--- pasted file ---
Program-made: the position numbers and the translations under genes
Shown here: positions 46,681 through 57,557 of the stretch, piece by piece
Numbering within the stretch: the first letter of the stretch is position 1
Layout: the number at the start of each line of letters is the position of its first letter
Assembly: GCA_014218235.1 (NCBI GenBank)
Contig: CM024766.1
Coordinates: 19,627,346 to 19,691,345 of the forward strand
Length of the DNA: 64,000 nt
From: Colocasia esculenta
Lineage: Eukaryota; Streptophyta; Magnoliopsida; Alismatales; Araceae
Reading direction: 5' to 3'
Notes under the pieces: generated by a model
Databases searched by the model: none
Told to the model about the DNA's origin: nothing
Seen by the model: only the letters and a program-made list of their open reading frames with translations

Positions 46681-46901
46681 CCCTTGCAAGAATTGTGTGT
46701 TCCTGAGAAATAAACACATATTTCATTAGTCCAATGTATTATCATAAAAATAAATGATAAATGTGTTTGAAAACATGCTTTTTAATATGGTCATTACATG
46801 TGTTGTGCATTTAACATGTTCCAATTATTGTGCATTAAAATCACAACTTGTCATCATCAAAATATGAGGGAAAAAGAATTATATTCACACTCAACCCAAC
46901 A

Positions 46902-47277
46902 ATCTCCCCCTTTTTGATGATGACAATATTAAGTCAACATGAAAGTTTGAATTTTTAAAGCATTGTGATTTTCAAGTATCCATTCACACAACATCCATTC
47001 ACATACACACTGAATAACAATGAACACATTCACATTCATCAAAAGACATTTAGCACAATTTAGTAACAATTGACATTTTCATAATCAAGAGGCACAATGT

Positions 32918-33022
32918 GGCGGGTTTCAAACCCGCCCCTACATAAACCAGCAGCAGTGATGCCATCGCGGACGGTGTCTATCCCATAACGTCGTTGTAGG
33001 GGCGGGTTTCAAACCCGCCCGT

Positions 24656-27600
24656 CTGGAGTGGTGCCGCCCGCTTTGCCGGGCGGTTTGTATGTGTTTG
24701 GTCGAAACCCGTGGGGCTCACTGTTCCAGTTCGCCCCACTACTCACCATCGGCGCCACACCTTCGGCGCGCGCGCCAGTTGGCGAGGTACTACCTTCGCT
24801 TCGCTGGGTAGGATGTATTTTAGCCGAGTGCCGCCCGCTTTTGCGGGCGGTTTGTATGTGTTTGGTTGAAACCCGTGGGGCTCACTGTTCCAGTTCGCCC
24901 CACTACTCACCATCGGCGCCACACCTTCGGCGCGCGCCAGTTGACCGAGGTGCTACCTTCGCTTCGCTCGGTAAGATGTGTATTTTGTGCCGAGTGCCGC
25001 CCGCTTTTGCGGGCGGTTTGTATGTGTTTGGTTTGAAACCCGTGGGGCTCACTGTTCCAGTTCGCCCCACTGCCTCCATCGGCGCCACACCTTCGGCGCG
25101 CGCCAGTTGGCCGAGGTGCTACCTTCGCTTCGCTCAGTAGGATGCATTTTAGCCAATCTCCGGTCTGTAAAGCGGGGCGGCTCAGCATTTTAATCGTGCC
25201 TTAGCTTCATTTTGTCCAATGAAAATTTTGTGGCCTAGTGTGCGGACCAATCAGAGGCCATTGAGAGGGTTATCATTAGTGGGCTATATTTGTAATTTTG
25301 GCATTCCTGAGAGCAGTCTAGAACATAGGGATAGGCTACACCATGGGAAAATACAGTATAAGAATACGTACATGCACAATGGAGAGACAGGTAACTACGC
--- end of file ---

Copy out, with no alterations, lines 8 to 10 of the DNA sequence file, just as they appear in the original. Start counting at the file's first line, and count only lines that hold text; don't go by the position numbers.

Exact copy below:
Length of the DNA: 64,000 nt
From: Colocasia esculenta
Lineage: Eukaryota; Streptophyta; Magnoliopsida; Alismatales; Araceae